Samsung's arc in the phone world has been very obvious - no, not in terms of sales but in terms of specifications and functions. I'm one of the few that minds, it seems, but aside from losing removeable batteries, Samsung smartphones were always the devices with everything but the kitchen sink. Stereo speakers, gorgous displays, expandable storage, 3.5mm headphone jack with professional tuning, proper telephoto camera, biometric sensors for pulse and SpO2, lightning fast capacitive fingerprint sensor, the S9+ had the lot. (So did the sister device, the Note 9, which added a stylus, so even better?!) And then Samsung started taking things away, from S10 to S20 to S21, each one knocking a fan feature on the head. A great shame, but at least I've got my trusty S9+!
iPhone 12 Pro/Max (onwards) (2020, 'Steel and Ceramic Shield industrial multi-tool')
Somehow Apple keep bringing it home in terms of hardware (and, arguably software) over the last three years. My primary SIM has been in 11 Pro, then 12 Pro Max and goodness know how I managed to resist getting the 13 Pro series in 2021, but year on year the imaging gets better, the processor speed ramps up, the battery life gets better, the speakers get louder, and so on. The 12 Pro Max has been my 'go to' jack-of-all-trades device since I bought it in October 2020 and it runs as sweet as a nut while feeling super-solid, with those steel slab sides, and generally high class. As ever, there a few features it (and iOS) doesn't have, but get over these and you can't go wrong. With portless, SIM-less iPhones, and change generally on the horizon, I'm guessing the 12 Pro and 13 Pro series will be viewed as classics.
Sony Xperia 5 ii (2020, 'Bringing back the jack')
Although on the face of it just another Android smartphone, the Xperia 5 ii was significant for one huge aspect in my eyes. When making the original Xperia 5, Sony followed the herd and took away the 3.5mm audio jack - and its fans complained. They complained a lot. As a result, we saw the very unusual step of a manufacturer going back on its strategy and bringing the 3.5mm jack back. 2021's Xperia 5 iii also has the jack, so Sony clearly knows its fanbase and what they like. Kudos. There's a lot else to like about the Xperia 5 ii, from an extra long aspect ratio that means more screen real estate for a narrower feel in the hand, to very decent three camera imaging, to a unique Dynamic Vibration system that adds the 'feel' of bass frequencies when watching or listening to media.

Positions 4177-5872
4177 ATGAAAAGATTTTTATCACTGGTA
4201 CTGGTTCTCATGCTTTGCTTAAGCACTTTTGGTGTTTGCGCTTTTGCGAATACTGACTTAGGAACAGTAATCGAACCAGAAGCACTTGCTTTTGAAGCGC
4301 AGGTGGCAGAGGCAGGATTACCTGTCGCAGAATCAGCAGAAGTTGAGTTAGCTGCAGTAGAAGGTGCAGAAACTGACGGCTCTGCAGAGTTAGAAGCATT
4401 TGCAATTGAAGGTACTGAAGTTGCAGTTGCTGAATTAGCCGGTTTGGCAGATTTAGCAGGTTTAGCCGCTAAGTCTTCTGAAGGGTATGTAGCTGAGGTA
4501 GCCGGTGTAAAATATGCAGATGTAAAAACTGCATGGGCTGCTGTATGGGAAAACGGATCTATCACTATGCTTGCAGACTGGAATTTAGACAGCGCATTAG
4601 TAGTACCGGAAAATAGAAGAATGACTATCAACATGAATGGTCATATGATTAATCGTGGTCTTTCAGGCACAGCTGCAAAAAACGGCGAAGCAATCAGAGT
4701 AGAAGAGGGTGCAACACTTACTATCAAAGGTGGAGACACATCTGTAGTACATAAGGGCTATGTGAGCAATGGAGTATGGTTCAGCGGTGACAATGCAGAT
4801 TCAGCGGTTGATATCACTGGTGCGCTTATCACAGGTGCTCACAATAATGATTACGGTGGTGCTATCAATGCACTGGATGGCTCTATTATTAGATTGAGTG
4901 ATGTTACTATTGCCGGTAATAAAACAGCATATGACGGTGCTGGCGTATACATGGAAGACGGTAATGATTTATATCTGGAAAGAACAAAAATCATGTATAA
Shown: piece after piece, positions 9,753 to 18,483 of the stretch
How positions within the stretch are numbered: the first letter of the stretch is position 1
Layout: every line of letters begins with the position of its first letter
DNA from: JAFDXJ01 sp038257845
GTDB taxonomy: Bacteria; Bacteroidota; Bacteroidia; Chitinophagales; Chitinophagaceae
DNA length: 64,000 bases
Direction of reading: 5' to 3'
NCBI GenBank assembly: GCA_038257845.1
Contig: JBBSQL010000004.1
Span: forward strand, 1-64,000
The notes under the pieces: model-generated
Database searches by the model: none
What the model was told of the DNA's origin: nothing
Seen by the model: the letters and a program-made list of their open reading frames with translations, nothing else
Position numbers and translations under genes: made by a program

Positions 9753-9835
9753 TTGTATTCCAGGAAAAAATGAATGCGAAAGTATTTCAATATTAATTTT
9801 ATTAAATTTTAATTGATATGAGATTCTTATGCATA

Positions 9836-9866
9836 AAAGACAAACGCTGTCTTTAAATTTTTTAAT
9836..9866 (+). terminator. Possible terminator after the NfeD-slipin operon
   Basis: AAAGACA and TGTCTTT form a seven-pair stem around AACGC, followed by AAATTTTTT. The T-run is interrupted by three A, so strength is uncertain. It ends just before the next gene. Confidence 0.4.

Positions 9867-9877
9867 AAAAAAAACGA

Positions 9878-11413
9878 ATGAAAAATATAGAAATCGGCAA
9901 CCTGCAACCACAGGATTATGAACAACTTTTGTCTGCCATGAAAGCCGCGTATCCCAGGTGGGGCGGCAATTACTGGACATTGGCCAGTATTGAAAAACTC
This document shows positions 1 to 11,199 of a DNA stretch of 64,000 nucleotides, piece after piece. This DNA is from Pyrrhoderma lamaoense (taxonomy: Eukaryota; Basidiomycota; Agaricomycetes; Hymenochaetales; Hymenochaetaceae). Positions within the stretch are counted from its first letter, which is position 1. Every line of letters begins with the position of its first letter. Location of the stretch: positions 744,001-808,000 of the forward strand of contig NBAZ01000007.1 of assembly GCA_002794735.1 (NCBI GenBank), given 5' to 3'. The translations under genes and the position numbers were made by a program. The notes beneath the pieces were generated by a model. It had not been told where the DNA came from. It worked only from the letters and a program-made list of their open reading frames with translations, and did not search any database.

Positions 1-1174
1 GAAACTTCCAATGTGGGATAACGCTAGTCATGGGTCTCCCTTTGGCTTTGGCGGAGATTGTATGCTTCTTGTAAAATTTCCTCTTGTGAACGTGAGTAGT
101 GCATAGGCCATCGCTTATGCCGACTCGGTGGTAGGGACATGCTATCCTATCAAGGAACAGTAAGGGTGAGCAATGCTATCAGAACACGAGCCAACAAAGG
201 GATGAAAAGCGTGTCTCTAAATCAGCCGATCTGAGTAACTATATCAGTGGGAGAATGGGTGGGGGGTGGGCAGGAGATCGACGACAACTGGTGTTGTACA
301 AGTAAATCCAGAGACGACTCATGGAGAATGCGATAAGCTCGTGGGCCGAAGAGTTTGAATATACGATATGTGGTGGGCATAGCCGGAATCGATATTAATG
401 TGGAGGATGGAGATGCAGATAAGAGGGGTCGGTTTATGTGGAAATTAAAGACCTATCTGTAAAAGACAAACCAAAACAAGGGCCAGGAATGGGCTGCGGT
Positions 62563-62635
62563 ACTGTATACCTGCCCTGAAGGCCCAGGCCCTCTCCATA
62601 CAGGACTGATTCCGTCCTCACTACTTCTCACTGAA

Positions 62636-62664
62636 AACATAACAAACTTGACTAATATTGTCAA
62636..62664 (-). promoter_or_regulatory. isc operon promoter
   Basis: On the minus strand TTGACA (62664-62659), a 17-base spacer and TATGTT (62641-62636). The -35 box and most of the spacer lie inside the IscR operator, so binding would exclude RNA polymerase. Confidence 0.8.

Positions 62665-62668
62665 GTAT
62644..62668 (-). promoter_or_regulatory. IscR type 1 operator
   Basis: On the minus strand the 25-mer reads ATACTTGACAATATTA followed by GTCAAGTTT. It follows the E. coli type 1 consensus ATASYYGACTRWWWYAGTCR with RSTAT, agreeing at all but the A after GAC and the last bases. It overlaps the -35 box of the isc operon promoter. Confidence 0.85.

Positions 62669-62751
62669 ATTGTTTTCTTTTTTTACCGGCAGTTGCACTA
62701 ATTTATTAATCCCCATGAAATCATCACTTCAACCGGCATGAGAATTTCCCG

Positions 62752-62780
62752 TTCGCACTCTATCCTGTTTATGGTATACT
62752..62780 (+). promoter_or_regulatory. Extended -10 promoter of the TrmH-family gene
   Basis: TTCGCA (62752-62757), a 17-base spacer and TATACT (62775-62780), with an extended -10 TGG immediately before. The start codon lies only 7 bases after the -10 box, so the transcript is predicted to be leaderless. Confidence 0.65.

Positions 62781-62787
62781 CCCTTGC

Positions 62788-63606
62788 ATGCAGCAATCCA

Surface Duo 2 (2021, 'Maximum tech, maximum flexibility, hopefully not a one-off')
Yes, yes, this has only been out for a few months, so how can it be a classic already? The thing about the Duo 2 is that (along with the original prototype-ish Duo) it's unique and the only device of its kind in the smartphone world. And clever money says that there won't be a replacement in 2022, leaving the Duo 2 as a jewel-like dual-screened smartphone with odd form factor and very unusual use cases and possibilities. I can spot a classic when I see one!
Comments welcome if you have your own 'classics' that you'll never sell and which take pride of place on your gadget shelf!